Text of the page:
The Laplace transform of cosine function cos(at) is s/(s^{2}+a^{2}) and the Laplace transform of cos(t) is s/(s^{2}+1). Here, we will discuss how to find out the Laplace transform of cosine functions.

Recall that the Laplace transform of a function f(t)is denoted and defined as follows:

F(s) = L{f(t)} = $\int_0^\infty$ e^{-st} f(t) dt **…(I)**

## Laplace Transform of Cosine Function

**Theorem:** The Laplace transform of cos at is

L{cos at} = s/(s^{2}+a^{2}).

*Proof:*

In the above definition of Laplace transforms, we put f(t) = cos at. Thus, we have

L{cos at} = $\int_0^\infty$ e^{-st} cos at dt

We use an application of integration by parts formula. Then we have

L{cos at} = $[\dfrac{e^{-st}}{s^2+a^2}(-s \cos at +a \sin at)]_0^\infty$

= lim_{T→∞} $[\dfrac{e^{-st}}{s^2+a^2}(-s \cos at +a \sin at)]_0^T$

= lim_{T→∞} $[\dfrac {e^{-s T} (-s \cos a T + a \sin a T) } {s^2 + a^2}$ $-\dfrac {-s \cos 0 + a \sin 0} {s^2 + a^2}]$

= $0-\dfrac {-s \cdot 1 + a \cdot 0} {s^2 + a^2}$ as sin0=0 and cos 0=1.

= $\dfrac {s} {s^2 + a^2}$

Thus, the Laplace transform of cos(at) is s/(s^{2}+a^{2}).

Find the Laplace transform of cos(at).Summary:L{cos at} = s/(s ^{2}+a^{2}) |

**Read Also:**

**Laplace transform of sin(at)**: The Laplace transform of sinat is a/(s^{2}+a^{2}).

**Laplace transform of 1**: The Laplace transform of 1 is 1/s.

**Inverse Laplace transform of 1**: The inverse Laplace transform of 1 is the Dirac delta function δ(t).

## Laplace Transform of cos t

Note that we have proven above that the Laplace transform of cos(at) is s/(s^{2}+a^{2}). Thus, putting a=1, we get the Laplace transform of cos(t) which is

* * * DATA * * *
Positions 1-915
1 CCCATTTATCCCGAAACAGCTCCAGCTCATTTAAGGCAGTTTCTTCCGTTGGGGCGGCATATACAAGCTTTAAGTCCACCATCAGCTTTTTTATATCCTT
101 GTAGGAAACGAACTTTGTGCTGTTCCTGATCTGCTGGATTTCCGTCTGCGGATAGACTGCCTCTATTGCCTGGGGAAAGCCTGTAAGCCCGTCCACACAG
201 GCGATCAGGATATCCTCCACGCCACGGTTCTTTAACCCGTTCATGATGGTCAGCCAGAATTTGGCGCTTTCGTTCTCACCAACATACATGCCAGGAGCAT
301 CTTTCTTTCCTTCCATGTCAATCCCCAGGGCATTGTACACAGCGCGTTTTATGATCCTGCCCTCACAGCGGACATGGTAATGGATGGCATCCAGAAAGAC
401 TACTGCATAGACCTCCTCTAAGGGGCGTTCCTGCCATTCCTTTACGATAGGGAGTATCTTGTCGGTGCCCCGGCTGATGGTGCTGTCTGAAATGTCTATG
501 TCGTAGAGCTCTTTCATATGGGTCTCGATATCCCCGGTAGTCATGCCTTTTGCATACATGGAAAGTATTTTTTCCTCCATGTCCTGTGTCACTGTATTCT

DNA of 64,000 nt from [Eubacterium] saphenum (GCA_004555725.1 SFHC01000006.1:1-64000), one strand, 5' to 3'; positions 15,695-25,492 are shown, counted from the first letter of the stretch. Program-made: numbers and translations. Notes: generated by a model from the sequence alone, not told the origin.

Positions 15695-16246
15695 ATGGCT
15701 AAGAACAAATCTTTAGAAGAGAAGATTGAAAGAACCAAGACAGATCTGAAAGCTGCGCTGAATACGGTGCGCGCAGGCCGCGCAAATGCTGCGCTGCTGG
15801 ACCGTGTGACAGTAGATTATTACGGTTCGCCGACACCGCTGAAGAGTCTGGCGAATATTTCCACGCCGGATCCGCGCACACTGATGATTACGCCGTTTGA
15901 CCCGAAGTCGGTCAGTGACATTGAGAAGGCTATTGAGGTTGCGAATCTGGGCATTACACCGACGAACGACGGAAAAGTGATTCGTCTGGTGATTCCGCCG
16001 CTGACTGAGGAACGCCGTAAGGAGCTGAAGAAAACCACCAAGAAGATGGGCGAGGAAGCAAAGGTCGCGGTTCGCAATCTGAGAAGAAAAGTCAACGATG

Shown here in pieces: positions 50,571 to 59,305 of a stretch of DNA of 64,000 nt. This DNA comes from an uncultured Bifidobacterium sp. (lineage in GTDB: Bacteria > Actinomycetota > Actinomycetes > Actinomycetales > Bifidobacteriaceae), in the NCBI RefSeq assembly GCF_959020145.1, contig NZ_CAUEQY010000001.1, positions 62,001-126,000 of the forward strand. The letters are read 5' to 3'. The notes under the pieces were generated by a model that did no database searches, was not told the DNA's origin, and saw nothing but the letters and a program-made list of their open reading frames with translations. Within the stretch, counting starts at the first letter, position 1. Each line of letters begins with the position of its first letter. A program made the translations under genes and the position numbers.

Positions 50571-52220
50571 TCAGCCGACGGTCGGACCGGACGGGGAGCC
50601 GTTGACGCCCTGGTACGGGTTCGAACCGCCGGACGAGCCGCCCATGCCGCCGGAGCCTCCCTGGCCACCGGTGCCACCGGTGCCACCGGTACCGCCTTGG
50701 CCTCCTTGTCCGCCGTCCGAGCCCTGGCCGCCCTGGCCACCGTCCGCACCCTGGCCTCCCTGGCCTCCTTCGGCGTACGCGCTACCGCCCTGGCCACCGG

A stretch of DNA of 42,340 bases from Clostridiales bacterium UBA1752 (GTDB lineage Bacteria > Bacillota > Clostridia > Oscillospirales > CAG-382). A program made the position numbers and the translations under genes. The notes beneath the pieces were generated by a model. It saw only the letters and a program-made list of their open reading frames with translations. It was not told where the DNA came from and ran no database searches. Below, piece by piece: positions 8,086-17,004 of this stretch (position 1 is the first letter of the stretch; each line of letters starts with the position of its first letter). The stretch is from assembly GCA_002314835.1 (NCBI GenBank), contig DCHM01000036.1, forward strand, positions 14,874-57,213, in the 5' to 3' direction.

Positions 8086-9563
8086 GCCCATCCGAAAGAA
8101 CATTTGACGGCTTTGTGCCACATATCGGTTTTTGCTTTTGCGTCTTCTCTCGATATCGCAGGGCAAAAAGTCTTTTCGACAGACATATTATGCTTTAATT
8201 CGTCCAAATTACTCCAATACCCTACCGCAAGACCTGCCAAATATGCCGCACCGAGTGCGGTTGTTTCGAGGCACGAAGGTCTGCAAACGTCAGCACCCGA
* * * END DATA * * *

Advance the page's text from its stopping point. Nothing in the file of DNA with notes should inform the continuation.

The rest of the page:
L{cos t} = s/(s^{2}+1) |

*Proof:*

To find the Laplace transform of cost, we will now use the Laplace transform formula of exponential functions. It is known that

L{e^{it}} = $\dfrac{1}{s-i}$

= $\dfrac{s+i}{(s-i)(s+i)}$, multiplying both numerator and denominator by (s-i).

Therefore, L{e^{it}} = $\dfrac{s+i}{s^2-i^2}$

⇒ L{cos t + sin t} = $\dfrac{s}{s^2+1}+i\dfrac{1}{s^2+1}$

⇒ L{cos t} + L{sin t} = $\dfrac{s}{s^2+1}+i\dfrac{1}{s^2+1}$ by the linearity property of Laplace transform.

Now, comparing the real part and the imaginary part of both sides, we obtain that

L{cos t} = s/(s^{2}+1).

So the Laplace transform of cost is s/(s^{2}+1).

**Alternative Proof:** Let us now use the Laplace transform of second derivatives formula to find the Laplace transform of cost. We have

L{$f^{\prime\prime}(t)$} = s^{2} L{f(t)}-sf(0)-$f^\prime(0)$.

Put f(t) = cos t.

∴ f$^{\prime}$(t) = -sin t, f$^{\prime\prime}$(t)= -cos t, f(0)=cos0 =1, f$^{\prime}$(0)=-sin0=0. Thus, we obtain that

L{- cos t} = s^{2}L{cos t}-s⋅1

⇒ – L{cos t} = s^{2} L{cos t}-s

⇒ s = (s^{2}+1) L{cos t}

⇒ L{cos t} = s/(s^{2}+1).

Hence, the Laplace transform of cos(t) is s/(s^{2}+1).

## FAQs

**Q1: What is the Laplace transform formula of cos t?**

Answer: The Laplace transform formula of cos t is s/(s^{2}+1).

**Q2: cos(at) Laplace transform formula?**

Answer: The Laplace transform of cos at is s/(s^{2}+a^{2}).